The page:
The Minnesota Orchestra gives a nod to its illustrious past at Orchestra Hall this weekend — the final concerts of the season — with the German violinist Christian Tetzlaff playing the Violin Concerto by Alban Berg, one of the most subtle and powerful concertos of the 20th century.
Louis Krasner, the Russian-born violinist who was concertmaster of this orchestra from 1944 to 1949, when it was the Minneapolis Symphony, had given the premiere of the concerto in Barcelona in 1936. In 1944, when he introduced himself to the symphony’s music director, Dimitri Mitropoulos, in New York City, Mitropoulos immediately offered him the concertmaster position.
Krasner that very day had signed a contract with the Indianapolis Symphony. But the charismatic Mitropoulos was a hard man to say no to, so Krasner tore up the contract, moved to Minneapolis and the following January played the Berg concerto with the orchestra at Northrop Auditorium.
The work was prompted by the death from polio of 18-year-old Manon Gropius, daughter of the architect Walter Gropius and Gustav Mahler’s widow, Alma. The concerto ended up not so much a memorial as an outpouring of grief on the part of Berg, who had been attracted to Manon.
Berg may even have been thinking also of his own death — he died before he could hear the piece played — for the end of the concerto includes a chorale from Bach’s Cantata No. 60, which speaks of transcending death.
With Osmo Vänskä presiding attentively at the podium Thursday morning, Tetzlaff gave these final pages an appropriately elegiac character, with poised and elegant tone, as if the sound were bathed in a delicate light conveying a sense of profound nostalgia and regret. Earlier on, the more vigorous passages, both in the orchestra and the solo line, were delivered with a clarity and a striking unity and fidelity to Berg’s dynamic markings.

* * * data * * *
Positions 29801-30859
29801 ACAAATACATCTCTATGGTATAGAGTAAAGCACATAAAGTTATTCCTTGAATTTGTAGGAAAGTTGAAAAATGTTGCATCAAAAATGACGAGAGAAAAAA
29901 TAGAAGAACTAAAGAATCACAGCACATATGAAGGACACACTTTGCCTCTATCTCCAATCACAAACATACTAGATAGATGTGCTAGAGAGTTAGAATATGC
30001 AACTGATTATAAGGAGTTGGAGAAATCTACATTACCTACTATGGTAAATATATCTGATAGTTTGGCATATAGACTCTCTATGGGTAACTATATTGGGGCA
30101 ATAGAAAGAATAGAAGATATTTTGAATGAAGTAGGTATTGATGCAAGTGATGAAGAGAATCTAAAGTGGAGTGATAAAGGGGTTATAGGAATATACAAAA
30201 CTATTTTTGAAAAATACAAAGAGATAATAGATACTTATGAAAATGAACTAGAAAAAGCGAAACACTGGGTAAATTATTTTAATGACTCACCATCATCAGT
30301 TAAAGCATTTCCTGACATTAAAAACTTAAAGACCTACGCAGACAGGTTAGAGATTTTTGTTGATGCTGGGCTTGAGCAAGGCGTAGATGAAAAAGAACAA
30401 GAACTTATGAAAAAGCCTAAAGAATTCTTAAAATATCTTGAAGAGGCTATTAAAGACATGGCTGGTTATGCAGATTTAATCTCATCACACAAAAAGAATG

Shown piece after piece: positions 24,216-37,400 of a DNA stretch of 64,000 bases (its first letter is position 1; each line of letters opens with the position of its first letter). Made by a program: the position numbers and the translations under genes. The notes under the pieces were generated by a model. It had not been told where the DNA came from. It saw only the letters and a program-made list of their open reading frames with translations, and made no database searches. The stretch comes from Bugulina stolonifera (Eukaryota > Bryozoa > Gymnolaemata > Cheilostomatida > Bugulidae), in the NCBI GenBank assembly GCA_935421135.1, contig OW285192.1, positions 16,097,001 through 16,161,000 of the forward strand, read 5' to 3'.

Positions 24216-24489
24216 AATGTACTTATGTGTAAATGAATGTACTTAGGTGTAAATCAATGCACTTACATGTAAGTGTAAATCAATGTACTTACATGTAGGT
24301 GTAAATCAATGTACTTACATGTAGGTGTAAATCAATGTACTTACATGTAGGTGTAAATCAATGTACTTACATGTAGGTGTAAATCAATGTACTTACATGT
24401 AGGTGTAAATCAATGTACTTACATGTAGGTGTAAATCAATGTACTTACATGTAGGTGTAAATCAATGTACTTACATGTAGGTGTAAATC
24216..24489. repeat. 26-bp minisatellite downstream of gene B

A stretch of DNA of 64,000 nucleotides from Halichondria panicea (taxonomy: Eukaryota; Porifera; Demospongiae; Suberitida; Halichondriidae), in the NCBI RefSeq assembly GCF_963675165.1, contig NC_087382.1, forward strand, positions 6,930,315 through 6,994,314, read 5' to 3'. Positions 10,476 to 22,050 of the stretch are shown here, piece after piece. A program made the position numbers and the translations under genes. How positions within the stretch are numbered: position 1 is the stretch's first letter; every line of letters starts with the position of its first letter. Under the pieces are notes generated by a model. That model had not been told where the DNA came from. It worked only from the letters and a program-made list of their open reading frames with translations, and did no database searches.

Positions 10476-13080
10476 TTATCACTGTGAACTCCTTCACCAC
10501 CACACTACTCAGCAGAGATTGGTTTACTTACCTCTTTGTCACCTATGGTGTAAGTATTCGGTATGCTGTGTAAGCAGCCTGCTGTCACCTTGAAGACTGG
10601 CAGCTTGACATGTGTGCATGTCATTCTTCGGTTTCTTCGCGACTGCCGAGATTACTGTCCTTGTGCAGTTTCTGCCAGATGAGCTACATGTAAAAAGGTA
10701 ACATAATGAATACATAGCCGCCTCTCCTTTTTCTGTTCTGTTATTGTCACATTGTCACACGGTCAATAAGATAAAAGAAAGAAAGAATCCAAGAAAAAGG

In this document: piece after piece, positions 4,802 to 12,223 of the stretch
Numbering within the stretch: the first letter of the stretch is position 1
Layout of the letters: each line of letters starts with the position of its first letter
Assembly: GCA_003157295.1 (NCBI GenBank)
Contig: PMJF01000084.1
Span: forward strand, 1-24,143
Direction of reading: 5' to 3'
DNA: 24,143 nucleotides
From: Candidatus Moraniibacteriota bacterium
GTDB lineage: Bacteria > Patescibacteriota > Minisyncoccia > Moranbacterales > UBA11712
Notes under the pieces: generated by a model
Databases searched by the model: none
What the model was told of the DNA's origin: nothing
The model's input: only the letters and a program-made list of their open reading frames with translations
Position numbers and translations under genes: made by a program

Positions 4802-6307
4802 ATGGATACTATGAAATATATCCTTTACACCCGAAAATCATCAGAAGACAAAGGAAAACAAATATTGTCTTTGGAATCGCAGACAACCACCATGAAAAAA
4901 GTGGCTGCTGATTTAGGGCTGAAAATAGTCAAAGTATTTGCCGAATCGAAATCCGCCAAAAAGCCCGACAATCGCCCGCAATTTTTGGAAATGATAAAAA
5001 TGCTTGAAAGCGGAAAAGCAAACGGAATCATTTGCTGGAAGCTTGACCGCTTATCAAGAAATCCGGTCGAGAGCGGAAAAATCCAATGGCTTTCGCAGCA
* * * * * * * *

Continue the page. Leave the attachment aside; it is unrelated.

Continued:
The connections between Berg’s concerto and Mahler’s Symphony No. 5, which took up the second half of the concert, are numerous to the point of being uncanny. Both make use of chorales. Both are preoccupied with the death of a young female — a child in the case of the song Mahler quotes in his first movement. Manon Gropius’ mother being Mahler’s widow. One could go on.
For this performance, Vänskä placed the cellos in front of the podium and just off to the left, presumably to give them more resonance, especially in the beautiful fourth movement.
The excellence of the performance came in its giving vent to Mahler’s emotional extremism while never losing careful touch with the details of the score. The big moments, the chorales in the second and fifth movements — what we hear in only slightly modified form in the “Star Wars” movies — soared with heroic power and rich sounds from the brass. The middle movement displayed a proper Viennese lilt.
Michael Anthony is a Twin Cities classical music critic.